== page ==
Honey week & how to help out the bees
It’s autumn already, time to spare a thought for the bees as you head (yet again) to the garden centre to replace those tired shrubs, trees and flowering plants around the home. It’s also the end of the honey season and, as the abundance of summer flowers dwindle, it can be a time of food shortage for our endangered little pollinators.
As well as drawing attention to the diversity and quality of the eight main types of single-flower honeys available in New Zealand, the second Airborne Annual Honey Week (March 16-23) will feature a series of activities to raise funds for Trees for Bees. The Kiwi research organisation is dedicated to bee health and encourages the planting of bee-friendly gardens. Dr Linda Newstrom-Lloyd of Trees for Bees says it is well known that bees thrive in urban areas because of the diversity and abundance of pollen and nectar in gardens and, during autumn and spring, many beekeepers move their hives closer to urban areas because of a shortage of bee plants on farms and public land.
So what should we be growing to help out? “The most important thing is to make sure that flowers have anthers with lots of pollen on them,” Linda says. “Many ornamental double flowers such as roses and camellias do not have many, or even any, anthers.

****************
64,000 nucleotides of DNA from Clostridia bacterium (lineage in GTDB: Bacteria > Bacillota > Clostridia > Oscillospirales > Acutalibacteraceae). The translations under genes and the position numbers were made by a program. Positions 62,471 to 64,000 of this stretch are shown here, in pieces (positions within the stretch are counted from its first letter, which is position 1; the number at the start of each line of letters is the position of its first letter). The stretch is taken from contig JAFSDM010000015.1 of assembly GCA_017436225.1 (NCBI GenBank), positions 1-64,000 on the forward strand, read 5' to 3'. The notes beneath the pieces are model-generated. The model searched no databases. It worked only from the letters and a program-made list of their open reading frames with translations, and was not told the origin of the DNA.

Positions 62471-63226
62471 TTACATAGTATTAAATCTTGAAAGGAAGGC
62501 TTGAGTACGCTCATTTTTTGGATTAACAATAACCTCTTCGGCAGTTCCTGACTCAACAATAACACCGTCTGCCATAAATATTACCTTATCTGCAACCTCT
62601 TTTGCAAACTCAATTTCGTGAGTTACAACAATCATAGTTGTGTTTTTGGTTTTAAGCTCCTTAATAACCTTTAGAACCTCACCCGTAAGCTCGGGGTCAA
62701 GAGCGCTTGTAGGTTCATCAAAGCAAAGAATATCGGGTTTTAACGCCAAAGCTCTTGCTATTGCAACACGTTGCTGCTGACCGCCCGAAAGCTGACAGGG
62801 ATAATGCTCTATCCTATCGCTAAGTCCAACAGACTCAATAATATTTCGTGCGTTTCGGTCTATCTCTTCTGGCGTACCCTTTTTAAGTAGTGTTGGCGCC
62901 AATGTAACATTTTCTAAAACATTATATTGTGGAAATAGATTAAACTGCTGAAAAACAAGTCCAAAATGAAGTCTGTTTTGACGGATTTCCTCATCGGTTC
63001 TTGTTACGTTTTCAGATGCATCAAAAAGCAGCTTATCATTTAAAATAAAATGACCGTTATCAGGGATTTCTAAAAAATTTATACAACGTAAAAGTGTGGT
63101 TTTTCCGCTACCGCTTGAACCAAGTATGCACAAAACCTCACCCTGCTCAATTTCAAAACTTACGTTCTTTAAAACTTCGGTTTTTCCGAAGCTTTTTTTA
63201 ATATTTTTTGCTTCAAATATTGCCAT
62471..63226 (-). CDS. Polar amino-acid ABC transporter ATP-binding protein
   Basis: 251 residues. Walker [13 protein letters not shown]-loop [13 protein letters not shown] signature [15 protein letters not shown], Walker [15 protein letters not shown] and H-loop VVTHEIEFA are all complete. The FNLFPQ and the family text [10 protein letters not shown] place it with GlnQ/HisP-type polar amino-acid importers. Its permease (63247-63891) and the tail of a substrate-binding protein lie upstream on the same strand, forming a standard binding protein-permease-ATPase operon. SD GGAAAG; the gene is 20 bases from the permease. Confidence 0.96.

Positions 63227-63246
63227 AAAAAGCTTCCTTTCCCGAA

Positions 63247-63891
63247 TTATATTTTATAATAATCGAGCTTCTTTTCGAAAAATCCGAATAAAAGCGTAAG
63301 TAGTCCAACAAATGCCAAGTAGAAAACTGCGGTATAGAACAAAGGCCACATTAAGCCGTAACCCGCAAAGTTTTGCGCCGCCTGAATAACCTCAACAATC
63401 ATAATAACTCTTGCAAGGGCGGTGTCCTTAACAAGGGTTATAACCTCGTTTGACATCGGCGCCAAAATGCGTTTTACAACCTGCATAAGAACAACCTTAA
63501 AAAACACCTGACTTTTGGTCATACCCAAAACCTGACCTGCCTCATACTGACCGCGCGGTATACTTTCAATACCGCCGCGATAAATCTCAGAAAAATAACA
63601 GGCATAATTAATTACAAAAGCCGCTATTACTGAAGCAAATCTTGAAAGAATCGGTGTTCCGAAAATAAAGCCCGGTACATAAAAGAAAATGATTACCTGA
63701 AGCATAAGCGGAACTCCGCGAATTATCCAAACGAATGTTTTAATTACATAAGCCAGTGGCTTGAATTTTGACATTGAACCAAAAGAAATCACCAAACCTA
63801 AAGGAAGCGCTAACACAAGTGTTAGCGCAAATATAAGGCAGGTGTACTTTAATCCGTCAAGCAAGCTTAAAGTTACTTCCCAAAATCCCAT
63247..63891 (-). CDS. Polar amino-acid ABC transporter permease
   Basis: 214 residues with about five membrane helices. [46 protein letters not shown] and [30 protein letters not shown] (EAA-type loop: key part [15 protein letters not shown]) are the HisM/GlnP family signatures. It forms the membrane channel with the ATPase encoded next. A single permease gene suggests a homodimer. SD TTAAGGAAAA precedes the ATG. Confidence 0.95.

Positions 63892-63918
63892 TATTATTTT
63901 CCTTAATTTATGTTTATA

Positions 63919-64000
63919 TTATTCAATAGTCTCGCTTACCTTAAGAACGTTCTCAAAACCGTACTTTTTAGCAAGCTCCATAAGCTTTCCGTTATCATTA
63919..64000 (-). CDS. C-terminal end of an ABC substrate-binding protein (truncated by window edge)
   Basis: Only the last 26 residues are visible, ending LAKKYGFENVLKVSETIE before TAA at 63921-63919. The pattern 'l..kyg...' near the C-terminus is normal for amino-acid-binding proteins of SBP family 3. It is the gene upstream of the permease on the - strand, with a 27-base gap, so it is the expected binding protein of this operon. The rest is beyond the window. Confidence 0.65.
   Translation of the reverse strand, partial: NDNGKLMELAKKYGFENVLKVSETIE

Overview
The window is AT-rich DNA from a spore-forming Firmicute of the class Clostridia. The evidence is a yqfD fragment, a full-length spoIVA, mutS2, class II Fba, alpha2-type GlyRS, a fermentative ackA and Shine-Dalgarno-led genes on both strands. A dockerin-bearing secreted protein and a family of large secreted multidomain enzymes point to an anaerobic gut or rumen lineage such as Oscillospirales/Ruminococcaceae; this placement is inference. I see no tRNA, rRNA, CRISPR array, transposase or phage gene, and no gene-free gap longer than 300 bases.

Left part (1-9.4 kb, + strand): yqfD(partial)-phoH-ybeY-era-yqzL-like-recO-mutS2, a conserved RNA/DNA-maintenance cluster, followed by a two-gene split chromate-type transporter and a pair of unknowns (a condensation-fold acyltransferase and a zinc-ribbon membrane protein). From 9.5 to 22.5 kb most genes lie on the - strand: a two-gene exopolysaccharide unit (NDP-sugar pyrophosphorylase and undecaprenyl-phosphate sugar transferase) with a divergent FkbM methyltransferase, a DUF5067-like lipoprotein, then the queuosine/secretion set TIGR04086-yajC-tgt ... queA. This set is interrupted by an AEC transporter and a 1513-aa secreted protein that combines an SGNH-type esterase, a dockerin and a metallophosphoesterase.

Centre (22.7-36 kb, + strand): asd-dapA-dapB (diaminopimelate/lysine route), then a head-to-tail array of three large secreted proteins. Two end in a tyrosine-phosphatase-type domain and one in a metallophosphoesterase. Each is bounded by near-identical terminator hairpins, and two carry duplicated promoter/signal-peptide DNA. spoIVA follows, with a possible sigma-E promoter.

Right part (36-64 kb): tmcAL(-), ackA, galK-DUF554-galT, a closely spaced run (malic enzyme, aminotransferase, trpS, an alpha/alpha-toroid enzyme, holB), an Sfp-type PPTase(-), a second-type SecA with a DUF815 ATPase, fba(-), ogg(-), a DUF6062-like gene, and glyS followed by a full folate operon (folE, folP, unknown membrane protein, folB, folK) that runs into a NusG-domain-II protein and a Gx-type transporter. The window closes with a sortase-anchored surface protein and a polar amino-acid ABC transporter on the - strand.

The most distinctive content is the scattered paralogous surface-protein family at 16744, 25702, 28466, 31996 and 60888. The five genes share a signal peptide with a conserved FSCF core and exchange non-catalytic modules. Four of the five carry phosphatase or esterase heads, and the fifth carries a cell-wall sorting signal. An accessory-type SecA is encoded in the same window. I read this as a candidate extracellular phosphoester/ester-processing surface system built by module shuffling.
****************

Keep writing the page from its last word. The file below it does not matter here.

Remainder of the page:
Look for annuals and perennials such as phacelia and anything in the rose family that’s a single flower. In a small garden, shrubs or trees like ceanothus or rosemary or Japanese maple [acer palmatum] have attractive flowers.” It’s vital, Linda adds, to ensure there are always some productive flowers for all seasons when the bees need food.
Bees can travel from two to five kilometres, or even more, for good food sources. To help them find what they need, also consider planting large clumps of the same species, rather than a single plant — a mass planting looks more attractive too.
Unlike most honey-producing countries, New Zealand is well known for not using antibiotics for the treatment of bee diseases. Kiwi beekeepers have the most disease-free bees in the world and produce honey that is totally natural.
Along with planting for bees, hiring a beehive is a good way to support bee populations. Angus Willison of Over the Hill Hive Hire has worked full-time over the past two years supplying fully maintained hives to homes and lifestyle blocks from Whitford to Silverdale.
Auckland City bylaws allow for one hive per residential section. From a quarterly to an annual arrangement, the deal means ready pollination in your garden and 7kg of honey annually for the hirer — along with the satisfying knowledgethat as well as increasing bee numbers, you are increasing the yield of our fruit trees and flowering species and even supporting our agricultural economy.
A selection of honey recipes created by Geoff Scott to celebrate National Honey Week.